University complaints have hit a record high for the fourth year running in England and Wales.
The Office of the Independent Adjudicator (OIA) received 2,850 complaints, which is 3% more than in 2021. In total, the OIA issued more than £1m in compensation to students.
Just under a quarter of complaints related to the pandemic, which severely affected universities over the last couple of years.
Academic appeals relating to grades made up 38% of complaints, which went up from 29% in 2021.
Issues surrounding teaching of courses also made up 38% of complaints, however this has come down by 7% since 2021.
One university student, who started their degree in 2020 during the pandemic, said they were not surprised that complaints had risen.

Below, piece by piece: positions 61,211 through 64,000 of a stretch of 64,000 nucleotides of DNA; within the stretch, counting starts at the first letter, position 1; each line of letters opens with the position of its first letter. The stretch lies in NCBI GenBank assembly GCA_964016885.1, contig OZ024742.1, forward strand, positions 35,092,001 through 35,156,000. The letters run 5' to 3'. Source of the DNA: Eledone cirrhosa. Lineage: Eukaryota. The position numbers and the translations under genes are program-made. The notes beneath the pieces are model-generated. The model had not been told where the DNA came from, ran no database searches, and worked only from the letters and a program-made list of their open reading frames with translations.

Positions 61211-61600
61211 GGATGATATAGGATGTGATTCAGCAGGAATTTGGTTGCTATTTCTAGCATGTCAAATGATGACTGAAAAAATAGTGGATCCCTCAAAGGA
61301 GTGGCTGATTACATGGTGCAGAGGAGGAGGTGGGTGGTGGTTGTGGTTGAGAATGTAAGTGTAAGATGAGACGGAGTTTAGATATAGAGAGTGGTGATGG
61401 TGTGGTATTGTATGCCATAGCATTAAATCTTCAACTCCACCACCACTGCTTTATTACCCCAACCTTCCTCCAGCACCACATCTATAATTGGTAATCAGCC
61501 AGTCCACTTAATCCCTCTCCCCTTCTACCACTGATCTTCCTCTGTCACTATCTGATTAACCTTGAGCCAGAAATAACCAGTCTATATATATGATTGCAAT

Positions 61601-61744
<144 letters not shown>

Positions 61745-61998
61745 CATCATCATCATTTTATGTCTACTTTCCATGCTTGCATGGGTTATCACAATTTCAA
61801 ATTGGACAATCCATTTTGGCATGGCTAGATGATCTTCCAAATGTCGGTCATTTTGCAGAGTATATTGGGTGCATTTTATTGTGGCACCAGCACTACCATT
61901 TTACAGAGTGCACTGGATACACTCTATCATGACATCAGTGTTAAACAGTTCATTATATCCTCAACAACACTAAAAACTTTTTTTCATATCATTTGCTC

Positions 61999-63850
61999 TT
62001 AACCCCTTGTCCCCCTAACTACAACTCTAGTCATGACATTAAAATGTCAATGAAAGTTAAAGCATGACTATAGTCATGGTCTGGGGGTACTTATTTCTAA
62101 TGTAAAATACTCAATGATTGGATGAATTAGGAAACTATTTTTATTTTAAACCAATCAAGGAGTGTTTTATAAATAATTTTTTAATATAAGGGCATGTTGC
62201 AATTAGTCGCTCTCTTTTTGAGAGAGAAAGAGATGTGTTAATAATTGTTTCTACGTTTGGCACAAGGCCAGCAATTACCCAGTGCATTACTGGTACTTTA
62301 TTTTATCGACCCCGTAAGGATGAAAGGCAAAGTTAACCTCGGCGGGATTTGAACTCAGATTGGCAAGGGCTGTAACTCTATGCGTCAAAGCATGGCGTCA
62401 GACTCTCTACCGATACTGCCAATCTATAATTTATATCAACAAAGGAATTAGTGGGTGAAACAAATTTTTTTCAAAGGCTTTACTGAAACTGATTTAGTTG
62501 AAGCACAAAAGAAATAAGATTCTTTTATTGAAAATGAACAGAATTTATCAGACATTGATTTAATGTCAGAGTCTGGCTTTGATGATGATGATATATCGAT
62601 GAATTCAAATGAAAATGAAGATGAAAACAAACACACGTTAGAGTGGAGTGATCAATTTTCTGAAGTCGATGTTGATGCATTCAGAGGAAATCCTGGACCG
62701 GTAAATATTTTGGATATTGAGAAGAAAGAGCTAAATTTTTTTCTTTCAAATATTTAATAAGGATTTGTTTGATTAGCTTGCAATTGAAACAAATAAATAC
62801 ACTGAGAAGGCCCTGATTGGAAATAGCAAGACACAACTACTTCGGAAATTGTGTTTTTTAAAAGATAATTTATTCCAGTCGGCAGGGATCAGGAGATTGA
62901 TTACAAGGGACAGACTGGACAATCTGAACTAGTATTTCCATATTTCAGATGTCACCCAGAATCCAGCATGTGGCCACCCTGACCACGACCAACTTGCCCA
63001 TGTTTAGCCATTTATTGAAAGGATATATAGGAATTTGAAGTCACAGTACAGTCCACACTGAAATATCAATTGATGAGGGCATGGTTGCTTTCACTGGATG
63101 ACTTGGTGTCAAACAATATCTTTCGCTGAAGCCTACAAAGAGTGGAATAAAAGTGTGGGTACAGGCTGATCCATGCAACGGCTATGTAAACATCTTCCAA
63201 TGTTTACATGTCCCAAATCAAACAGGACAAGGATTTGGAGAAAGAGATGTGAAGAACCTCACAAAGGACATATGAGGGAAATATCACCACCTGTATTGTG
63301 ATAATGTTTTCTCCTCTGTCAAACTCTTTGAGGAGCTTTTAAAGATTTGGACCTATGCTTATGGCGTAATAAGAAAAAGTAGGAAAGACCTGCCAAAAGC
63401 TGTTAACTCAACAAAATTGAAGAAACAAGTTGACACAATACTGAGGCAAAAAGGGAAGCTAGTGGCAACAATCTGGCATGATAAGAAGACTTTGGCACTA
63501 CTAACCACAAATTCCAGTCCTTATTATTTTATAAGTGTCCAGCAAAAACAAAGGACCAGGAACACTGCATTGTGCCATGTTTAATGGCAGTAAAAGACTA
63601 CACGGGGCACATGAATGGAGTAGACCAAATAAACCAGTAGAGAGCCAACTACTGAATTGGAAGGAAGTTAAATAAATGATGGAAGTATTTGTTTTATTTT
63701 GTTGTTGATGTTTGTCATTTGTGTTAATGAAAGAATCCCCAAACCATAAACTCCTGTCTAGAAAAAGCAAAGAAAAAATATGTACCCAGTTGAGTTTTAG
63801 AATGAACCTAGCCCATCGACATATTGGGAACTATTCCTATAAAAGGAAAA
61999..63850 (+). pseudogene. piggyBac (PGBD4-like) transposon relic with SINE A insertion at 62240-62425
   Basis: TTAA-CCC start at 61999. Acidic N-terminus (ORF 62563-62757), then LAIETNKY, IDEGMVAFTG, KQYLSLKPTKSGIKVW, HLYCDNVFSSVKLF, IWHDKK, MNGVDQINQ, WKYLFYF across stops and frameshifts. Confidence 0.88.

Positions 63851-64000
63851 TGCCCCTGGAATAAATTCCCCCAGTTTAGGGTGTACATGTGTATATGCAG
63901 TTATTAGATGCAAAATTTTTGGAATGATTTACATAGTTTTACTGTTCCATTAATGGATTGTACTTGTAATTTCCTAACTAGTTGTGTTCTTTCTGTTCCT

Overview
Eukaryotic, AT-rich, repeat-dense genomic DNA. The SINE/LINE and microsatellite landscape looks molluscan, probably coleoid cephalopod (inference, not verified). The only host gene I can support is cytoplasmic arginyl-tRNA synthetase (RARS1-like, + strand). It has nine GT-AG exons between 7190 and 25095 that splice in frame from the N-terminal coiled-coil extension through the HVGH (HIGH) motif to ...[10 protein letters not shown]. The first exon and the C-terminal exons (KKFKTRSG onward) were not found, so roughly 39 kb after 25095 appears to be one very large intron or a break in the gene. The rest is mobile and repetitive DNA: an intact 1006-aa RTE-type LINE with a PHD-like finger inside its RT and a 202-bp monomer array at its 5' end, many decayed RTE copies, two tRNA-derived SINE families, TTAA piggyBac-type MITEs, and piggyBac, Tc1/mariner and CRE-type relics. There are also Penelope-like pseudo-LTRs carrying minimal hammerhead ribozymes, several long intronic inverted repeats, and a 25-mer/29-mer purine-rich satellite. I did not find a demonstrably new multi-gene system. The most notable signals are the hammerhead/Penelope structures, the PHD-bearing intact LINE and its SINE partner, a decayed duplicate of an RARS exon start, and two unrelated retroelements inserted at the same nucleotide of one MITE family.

The student, who asked to remain anonymous, said: “We’ve all been made to pay full price for an education that absolutely wasn’t worth it, due to Covid.
“If I could go back in time and stop myself from coming to university at that time I absolutely would. We have all been robbed.”
However, another student said, although their experience had been affected by the pandemic, they believed that universities were operating under difficult circumstances at the time.
The student, who also started in 2020 and wished to remain anonymous, said: “I think the university itself couldn’t do much with all the Covid restrictions in place, however I do believe that the quality of education I received in first year compared to second and third year was much worse, simply because it wasn’t in person, meaning it was less engaging.
“It felt more like an online course than an actual university course.
“Being a student who lives at home, I absolutely felt as though the social aspect of my university experience was hugely affected, as while others were bonding within their student accommodation, I didn’t have the opportunity to.”
StoryHub contacted the universities the students attend but nobody was available to comment.